Berlin airport: Opening further delayed until 2013

Workmen at Berlin Brandenburg Airport (12 May 2012)
Image caption,
The latest delay is seen as a major embarrassment for Berlin city officials

The opening of Berlin's long-awaited new airport has been put back from June probably until March next year, because its fire safety system is not ready.

The delay is seen as a major embarrassment as the project has been beset with postponements and mishaps.

Berlin Brandenburg airport cost 2.5bn euros (£2bn; $3.1bn) to build. Airlines have been selling flight tickets from the airport for months.

Its technical director, Manfred Koertgen, has now been fired.

"In our view, he had problems recognising things in good time," Berlin Mayor Klaus Wowereit said.

When it eventually opens - and the latest opening date is set for 17 March 2013 - the new airport will take over from the capital's ageing Tegel and Schoenefeld airports which date back to the Cold War.

Berlin Brandenburg, also known as Willy Brandt airport after the late West German chancellor, will eventually handle up to 27 million passengers a year, fewer than Frankfurt and Munich.

Lufthansa and Air Berlin had already begun offering flights from the new hub and easyJet is due to fly there too. The new delay is likely to cause considerable cost to the airlines as well as the airport's operators.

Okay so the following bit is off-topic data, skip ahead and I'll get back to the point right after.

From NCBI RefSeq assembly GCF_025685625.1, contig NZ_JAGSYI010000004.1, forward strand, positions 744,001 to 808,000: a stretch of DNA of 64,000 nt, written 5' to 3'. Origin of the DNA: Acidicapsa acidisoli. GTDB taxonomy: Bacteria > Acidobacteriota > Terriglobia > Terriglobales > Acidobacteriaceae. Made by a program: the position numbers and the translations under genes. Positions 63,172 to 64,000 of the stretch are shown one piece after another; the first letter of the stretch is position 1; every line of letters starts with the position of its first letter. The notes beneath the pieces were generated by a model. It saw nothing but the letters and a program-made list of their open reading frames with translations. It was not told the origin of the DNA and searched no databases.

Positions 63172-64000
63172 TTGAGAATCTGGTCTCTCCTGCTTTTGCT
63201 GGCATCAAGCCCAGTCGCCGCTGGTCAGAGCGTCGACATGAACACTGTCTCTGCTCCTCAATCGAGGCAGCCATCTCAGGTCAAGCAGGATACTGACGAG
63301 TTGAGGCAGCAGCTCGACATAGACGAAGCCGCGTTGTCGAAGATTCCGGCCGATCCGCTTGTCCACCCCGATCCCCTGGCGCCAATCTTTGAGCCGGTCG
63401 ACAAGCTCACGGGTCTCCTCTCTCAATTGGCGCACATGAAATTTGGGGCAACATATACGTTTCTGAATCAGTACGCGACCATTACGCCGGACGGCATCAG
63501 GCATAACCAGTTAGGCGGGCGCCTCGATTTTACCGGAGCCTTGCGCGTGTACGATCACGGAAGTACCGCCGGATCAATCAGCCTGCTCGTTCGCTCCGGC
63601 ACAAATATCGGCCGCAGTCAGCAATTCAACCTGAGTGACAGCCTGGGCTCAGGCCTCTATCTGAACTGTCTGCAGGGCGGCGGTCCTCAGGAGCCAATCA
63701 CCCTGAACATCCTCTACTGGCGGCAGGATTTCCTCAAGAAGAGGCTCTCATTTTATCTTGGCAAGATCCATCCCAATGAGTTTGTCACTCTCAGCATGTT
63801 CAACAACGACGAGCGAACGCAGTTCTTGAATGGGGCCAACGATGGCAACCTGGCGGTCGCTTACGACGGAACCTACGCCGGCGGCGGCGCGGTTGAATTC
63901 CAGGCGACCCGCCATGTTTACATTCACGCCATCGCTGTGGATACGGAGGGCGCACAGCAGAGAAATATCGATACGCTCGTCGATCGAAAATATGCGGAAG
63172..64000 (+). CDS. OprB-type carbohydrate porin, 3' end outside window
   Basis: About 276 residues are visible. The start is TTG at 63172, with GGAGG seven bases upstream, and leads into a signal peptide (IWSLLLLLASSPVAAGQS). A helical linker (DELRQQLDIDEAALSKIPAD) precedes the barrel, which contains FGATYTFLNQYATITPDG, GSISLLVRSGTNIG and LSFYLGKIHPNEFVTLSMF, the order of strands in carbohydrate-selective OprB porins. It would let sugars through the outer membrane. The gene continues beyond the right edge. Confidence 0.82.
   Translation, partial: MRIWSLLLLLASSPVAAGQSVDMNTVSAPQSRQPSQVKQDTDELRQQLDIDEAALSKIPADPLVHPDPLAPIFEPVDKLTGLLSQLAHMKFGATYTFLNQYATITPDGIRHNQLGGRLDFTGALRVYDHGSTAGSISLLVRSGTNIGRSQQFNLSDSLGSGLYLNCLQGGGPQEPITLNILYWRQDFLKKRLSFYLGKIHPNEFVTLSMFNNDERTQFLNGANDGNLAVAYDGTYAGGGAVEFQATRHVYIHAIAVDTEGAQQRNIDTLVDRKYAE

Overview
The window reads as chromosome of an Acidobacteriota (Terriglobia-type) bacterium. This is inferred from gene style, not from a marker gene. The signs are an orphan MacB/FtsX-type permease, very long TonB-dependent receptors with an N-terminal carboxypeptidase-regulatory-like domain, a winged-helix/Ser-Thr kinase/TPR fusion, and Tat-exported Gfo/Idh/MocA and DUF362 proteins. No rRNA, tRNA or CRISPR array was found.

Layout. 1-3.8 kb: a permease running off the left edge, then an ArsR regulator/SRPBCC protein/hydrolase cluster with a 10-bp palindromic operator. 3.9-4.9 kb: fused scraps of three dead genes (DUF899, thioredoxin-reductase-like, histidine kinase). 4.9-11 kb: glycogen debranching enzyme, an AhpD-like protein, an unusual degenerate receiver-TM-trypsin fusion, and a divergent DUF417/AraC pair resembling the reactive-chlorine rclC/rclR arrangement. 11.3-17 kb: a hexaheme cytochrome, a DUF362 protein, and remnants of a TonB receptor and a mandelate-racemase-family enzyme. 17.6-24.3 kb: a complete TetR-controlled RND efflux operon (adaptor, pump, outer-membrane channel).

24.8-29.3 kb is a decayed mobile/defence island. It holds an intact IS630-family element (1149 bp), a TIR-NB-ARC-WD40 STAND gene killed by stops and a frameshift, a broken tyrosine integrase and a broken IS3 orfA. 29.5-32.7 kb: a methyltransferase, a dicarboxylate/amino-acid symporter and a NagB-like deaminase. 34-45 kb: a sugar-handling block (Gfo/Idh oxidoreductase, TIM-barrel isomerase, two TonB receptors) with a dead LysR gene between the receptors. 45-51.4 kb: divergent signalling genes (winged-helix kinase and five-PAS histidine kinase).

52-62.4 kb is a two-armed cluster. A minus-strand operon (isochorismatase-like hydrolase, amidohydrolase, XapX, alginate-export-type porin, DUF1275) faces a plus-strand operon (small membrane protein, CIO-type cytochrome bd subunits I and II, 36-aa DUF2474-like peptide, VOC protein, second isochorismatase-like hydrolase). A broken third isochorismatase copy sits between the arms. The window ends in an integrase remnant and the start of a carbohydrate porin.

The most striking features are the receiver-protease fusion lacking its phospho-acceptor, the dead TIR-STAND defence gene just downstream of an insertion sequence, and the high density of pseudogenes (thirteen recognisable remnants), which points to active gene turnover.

'Man-machine interface'

The airport had originally been scheduled to open in late 2011, but that was put back until 3 June 2012. Then it transpired that there was a shortage of check-in desks. Reports also said there was not enough space for baggage handling.

Then, last week, it emerged that its firefighting systems would not be ready in time and the airport would open after the summer. According to news website Spiegel , the airport had proposed a "man-machine interface" which would involve hundreds of temporary workers who would sound the alarms and open doors in the event of a fire.

On Tuesday, Air Berlin Chief Executive Hartmut Mehdorn accepted that the airport should not open until the airlines began their winter schedule.

Two days later, Mr Mehdorn had to digest a further delay. "Through this, we are suffering harm not only to our business, but also to the image of our hub, which is hard to put a figure on," he said.

Mr Wowereit said the authorities were not satisfied with a temporary solution to the fire safety issue; as opening the airport in the winter might add risks related to the weather, the best solution was to wait until March.

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